Pinball FX 3 is not just a small update compared to Pinball FX 2, but feels like a brand new game. It comes with a range of new features that are aimed at drawing in newcomers as well as keeping veterans busy for longer. Not only does the older tables look better than ever before, but the brand new challenges and cross-platform features provide added incentives to return to them. It is a pity that not all the Pinball FX 2 tables could make the transition to the new game, it is a relief that the majority can be imported to the new game without having to pay for them again. Pinball FX 3 is without a doubt one of the best pinball games available on the market and definitely doesn’t disappoint if you are a fan of the genre. Gameplay: Plenty of new features that make it worth moving over from Pinball FX 2. Graphics: Thanks to real-time lighting and shadow projection the tables look better than ever. Sound: The guide can become a little annoying, but fortunately the game features plenty of audio options to customize your experience.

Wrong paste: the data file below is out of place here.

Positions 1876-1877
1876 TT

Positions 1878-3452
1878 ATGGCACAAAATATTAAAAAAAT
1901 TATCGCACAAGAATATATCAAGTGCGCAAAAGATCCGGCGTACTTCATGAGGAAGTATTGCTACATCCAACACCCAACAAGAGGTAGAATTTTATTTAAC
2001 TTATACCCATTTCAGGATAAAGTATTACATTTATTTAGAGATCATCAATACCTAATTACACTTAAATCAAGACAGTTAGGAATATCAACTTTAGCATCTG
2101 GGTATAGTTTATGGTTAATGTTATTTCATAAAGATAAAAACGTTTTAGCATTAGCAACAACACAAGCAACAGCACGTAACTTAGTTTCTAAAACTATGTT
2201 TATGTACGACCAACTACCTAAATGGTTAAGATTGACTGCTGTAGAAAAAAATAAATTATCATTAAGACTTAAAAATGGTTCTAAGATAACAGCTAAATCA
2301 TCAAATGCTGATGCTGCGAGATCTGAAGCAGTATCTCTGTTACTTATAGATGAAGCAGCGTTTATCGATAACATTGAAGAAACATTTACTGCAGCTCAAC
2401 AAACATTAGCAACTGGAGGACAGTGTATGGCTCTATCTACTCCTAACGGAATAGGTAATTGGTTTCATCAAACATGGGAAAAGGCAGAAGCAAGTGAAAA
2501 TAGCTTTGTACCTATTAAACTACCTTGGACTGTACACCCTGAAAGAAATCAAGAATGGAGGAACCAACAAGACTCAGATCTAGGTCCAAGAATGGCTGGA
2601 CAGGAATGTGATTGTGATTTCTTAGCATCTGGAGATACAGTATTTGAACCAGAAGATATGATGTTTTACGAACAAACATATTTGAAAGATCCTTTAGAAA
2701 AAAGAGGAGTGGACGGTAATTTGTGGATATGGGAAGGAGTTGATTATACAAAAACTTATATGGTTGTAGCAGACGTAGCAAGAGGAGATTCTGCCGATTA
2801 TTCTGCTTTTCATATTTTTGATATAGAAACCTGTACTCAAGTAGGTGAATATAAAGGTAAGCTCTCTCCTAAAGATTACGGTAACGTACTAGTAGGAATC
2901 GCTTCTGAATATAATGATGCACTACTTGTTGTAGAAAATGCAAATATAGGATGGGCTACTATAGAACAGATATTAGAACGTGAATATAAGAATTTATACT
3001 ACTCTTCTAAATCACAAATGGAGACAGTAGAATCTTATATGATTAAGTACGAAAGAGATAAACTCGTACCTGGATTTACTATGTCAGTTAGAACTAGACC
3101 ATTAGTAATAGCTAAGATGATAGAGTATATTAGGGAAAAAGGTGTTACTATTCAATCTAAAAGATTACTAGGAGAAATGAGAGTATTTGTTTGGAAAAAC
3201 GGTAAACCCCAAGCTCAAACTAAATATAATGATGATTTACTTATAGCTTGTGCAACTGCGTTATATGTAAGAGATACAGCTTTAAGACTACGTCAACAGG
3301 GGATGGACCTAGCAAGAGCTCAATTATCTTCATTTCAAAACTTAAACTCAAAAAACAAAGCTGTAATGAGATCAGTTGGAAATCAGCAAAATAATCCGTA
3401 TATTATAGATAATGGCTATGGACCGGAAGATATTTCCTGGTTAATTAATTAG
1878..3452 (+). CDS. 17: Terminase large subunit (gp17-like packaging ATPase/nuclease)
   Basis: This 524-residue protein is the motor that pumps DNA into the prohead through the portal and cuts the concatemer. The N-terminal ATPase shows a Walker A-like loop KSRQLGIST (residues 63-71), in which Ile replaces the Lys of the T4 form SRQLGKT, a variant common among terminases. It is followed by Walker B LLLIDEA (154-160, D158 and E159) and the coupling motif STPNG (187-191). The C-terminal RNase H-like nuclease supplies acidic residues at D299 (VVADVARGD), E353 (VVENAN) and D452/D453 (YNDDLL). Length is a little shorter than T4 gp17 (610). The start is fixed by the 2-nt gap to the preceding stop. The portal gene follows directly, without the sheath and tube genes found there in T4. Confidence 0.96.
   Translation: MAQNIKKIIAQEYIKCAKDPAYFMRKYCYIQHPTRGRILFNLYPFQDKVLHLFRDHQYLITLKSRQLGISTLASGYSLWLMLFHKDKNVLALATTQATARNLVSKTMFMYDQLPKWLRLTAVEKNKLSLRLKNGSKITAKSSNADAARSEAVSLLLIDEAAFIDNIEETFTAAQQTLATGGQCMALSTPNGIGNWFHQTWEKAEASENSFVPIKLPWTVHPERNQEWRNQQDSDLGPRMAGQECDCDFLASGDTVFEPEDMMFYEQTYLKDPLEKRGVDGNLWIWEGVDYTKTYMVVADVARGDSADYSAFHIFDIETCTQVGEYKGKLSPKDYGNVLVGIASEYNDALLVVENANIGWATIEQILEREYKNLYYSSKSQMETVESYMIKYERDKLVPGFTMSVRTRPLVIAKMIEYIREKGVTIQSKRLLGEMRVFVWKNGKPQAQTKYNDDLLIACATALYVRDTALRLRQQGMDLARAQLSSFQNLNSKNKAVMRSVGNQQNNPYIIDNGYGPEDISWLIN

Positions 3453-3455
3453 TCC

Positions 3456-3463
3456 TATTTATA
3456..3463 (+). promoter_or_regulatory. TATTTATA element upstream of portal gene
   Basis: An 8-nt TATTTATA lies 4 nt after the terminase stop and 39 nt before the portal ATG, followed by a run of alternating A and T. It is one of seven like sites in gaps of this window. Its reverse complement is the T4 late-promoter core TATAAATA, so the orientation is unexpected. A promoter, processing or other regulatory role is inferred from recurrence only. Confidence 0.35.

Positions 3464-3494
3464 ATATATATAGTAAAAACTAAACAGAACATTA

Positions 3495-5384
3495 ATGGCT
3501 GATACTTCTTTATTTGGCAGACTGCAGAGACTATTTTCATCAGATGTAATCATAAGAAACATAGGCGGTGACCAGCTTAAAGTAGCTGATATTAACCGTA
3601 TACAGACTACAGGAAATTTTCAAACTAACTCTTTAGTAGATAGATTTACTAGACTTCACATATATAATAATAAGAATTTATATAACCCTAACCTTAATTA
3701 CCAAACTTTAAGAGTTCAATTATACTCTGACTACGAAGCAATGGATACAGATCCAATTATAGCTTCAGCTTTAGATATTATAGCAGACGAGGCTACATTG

Prince of Persia®: The Sands of Time

Prince of Persia®: The Sands of Time

Definitely one of the most engrossing, entertaining and action packed games I've played in a long time. Despite some minor flaws, this game is essential to any good game collection. Gameplay: A bit slow paced & frustrating at times but has it's moments. Graphics: Not outstanding but for the genre it's not too shabby. Sound: Decent voice overs and nice music.

West of Loathing

West of Loathing

West of Loathing is a single player role playing game that doesn’t take itself too seriously, which results in a wild quest through the west. The world in which the game is set might be made up out of stick figures, but this doesn’t mean that it isn’t fleshed out. There are tons of locations to explore, plenty of puzzles to solve and hordes of enemies to defeat. Even better, it is the type of RPG where stats actually make a difference and your choices make a difference. Fans of the genre will love the amount of depth that the game has, but everyone else will appreciate the brilliant sense of humor. Gameplay: Packed with plenty to see and do, along with a healthy dose of humor. Graphics: The black and white stick figure style visuals might look simple at first, but definitely has a lot of charm Sound: Although the game doesn’t feature any voice acting, it has a great soundtrack and plenty of sound effects.

Leave a comment

5 × two =